Leaf Blower Buying Guide for 2020
Tired of raking leaves and sweeping grass clippings? It may be time to consider a leaf blower!
What to Consider When Buying a Leaf Blower
Fall leaves are beautiful, but they can also be a real pain when it comes time to clean them up. You’ll probably never be able to throw your rake in the trash, but leaf blowers can be a major time saver. With a powerful enough blower, you can even dispose of other yard waste objects such as small sticks, dirt and debris.
Consider Your Needs
The first step is to take a look at your needs. How big is your yard, and how many leaves do you deal with each year during fall clean up? How sensitive are you to noise? And how tight is your budget? The answers to these questions need to be weighed and balanced carefully to find the right blower for your specific circumstances.
There are two basic ways to categorize leaf blowers: the way they are carried (form factor), and the kind of fuel they use. Let’s look at the form factor first.
Types of Leaf Blowers
Handheld leaf blowers are the most popular option with homeowners. Self-contained units designed to be held in a single hand, these compact blowers are a great choice for relatively small jobs.
The term backpack leaf blower is a bit deceiving. While you still hold the blower in your hand, the motor sits in a shoulder harness and rides on your back. These tend to be more powerful than handheld leaf blowers and the harness makes them relatively comfortable to use. They’re a good option if you’re using the blower for a prolonged period.
Walk-behind blowers resemble snow blowers. The most powerful of the three, they’re also the least physically demanding to use, making them a great choice for large yards. However, homeowners with physical limitations should also consider the work involved in storing and maintaining a walk-behind blower.
Form factor is only part of the equation. Let’s look at the power source next.
Gas vs. Electric vs. Cordless Leaf Blowers
Gas-powered blowers are the most powerful tool for dealing with leaves. But they’re also the loudest, and require the most maintenance.
Corded electric blowers plug into a standard outlet. They require less maintenance than gas-powered blowers, but the limited length of their electric cord means they’re best suited to small yards. Without a gas engine or a battery pack, corded electric blowers are extremely lightweight. This makes them a great choice for homeowners who want an easy-to-maneuver blower for tasks like blowing out gutters.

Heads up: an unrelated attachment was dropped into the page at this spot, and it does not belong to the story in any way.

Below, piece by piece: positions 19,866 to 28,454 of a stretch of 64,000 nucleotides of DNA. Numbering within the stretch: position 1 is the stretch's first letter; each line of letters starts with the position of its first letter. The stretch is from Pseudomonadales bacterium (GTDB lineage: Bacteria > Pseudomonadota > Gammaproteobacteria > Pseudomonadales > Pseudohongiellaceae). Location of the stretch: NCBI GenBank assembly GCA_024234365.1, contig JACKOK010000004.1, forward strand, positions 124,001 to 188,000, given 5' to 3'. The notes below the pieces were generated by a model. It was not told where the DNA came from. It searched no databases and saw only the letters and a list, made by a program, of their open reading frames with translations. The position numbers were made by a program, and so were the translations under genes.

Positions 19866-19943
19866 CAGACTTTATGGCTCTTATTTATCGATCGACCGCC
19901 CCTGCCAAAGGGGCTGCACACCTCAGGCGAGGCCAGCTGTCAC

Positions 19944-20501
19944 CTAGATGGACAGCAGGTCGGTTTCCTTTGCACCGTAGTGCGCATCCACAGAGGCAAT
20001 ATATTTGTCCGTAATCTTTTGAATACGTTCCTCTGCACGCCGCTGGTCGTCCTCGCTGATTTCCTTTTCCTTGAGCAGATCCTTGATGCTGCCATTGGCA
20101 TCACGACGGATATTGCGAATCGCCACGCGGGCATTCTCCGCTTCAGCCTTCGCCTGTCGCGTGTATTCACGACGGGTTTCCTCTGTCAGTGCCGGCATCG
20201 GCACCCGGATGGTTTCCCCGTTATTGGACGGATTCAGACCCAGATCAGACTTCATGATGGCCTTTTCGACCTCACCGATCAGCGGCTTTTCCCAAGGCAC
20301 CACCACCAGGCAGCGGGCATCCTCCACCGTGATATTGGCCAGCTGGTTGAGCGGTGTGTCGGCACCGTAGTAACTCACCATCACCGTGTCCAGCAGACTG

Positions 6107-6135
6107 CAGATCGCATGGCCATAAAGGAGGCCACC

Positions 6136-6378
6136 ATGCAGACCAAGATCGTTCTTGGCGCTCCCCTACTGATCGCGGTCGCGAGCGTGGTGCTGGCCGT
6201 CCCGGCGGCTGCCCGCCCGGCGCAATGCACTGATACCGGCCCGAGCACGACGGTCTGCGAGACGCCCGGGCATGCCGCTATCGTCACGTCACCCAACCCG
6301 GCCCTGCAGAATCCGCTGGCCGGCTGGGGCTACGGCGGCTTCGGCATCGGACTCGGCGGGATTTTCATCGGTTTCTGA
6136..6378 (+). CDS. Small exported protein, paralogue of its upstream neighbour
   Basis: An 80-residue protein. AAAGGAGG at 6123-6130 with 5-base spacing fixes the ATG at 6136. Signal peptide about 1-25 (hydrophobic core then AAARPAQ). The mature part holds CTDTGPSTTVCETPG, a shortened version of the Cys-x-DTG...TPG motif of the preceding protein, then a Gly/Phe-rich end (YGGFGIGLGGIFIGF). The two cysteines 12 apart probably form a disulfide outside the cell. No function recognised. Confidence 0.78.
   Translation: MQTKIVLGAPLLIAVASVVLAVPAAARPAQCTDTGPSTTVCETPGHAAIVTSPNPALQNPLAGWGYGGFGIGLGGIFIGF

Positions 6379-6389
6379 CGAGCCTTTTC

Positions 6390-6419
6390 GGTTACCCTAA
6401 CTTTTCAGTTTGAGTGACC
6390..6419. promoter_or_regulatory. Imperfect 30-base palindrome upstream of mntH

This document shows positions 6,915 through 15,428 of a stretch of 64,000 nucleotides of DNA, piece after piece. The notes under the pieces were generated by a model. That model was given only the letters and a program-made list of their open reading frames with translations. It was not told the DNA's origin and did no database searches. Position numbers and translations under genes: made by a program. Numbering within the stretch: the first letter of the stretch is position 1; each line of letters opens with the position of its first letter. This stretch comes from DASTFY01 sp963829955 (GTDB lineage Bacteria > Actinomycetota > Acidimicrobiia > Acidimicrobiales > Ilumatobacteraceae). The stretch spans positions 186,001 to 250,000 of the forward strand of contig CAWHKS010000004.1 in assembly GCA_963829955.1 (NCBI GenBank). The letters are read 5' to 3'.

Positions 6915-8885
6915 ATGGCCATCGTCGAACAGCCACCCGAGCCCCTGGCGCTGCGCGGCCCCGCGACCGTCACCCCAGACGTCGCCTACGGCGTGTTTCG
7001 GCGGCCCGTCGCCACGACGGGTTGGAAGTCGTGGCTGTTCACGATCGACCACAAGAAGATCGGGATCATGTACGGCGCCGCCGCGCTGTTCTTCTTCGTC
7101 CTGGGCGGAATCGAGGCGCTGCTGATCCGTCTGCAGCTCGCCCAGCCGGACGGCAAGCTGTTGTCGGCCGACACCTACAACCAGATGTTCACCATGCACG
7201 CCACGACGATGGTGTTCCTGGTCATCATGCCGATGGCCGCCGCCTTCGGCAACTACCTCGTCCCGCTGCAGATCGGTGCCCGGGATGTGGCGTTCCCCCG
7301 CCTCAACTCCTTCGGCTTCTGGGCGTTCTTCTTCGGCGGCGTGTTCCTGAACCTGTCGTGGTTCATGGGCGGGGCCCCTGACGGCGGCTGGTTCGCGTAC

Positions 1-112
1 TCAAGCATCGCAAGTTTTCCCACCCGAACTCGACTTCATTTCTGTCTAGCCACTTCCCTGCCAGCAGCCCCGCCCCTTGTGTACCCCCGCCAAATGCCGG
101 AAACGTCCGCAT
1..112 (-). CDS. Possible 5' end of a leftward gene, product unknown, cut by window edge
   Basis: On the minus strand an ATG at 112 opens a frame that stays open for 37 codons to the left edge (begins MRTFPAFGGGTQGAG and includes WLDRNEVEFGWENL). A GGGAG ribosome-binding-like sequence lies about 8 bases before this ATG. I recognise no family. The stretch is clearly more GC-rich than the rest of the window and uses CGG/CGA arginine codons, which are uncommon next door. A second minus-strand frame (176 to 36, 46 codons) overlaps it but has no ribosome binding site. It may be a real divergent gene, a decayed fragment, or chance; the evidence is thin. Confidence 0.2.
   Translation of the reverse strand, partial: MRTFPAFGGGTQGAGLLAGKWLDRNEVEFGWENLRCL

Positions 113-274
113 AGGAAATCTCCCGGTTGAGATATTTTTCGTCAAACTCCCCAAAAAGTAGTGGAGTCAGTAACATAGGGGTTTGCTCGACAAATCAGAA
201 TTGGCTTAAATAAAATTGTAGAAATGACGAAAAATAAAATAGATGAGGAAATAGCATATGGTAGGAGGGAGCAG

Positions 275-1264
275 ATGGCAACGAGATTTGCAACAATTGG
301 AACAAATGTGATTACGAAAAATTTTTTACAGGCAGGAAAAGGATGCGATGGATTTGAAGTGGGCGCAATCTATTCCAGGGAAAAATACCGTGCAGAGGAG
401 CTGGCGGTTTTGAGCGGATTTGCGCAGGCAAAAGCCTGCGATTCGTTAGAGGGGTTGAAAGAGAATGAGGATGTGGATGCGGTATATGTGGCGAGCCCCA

Cordless electric blowers offer freedom from the cord, and newer models have power to rival low- to mid-range gas models. Those larger batteries do bring added weight, and battery life varies by make and model. Large yards might require multiple battery swap-outs to complete even if you don’t have many leaves.
Leaf Blower Features
Manufacturers tout two numbers, CFM (cubic feet per minute) and MPH (miles per hour). CFM is an overall measure of how much air the blower puts out. MPH measures how fast that air is moving. A high CFM will let you move many leaves at once, while a high MPH will let you blow away debris or wet leaves. If in doubt, opt for a model with a higher CFM.
Look for a blower that feels balanced in your hand, or that moves and adjusts easily. Functions such as speed control and the shutoff should be easy to reach, ideally allowing for one-handed operation.
Also, pay attention to the design of the nozzle. Wider nozzles excel at moving leaves while round nozzles are better at moving heavier dirt and debris. (Think of the wide and narrow head of a rake versus a narrower, more rounded shovel blade.) Many blowers offer the option to swap out the nozzle or use an adaptor to change the shape of the air flow.
Some handheld blowers have a vacuum option that allows for light mulching to reuse your yard waste. These usually struggle to get through a large pile of leaves but can be perfect for flower beds, where blowing is less effective and raking can hurt delicate plants.
Lastly, consider the noise level. Leaf blowers are notoriously noisy in volume (decibels) and pitch. Some people find the particular “whine” of one model far more annoying than a competing brand. (Wearing hearing protection while using a leaf blower is always a good idea.)
Leaf Blower Maintenance
Electric blowers require little maintenance. Simply wipe them down and watch out for dirt build-up on the air intake. If you use a mulcher, clean out small leaf particles from the bag and blower.
Gas-powered blowers require a tune-up every year or so, and of course you’ll need to keep gas on hand. (Two-stroke motors require a gas/oil blend. You’ll have to mix your own or buy pre-blended.)
Walk-behind blowers have more moving parts, so they also require more maintenance. Still, the average leaf blower doesn’t need as much maintenance as a lawnmower or similar lawn devices.
How Much Do Leaf Blowers Cost?
As a general rule, handhelds are the most affordable, followed by backpack blowers and then walk-behind models.
Prices vary greatly. Cordless handheld models run from $17 to $400, backpack blowers are in the $200 to $600 range, while walk-behinds can cost $200 to $1,200.\
All these prices are for models geared to homeowners. Professional blowers can cost significantly more, with reliability and power most DIYers will never need.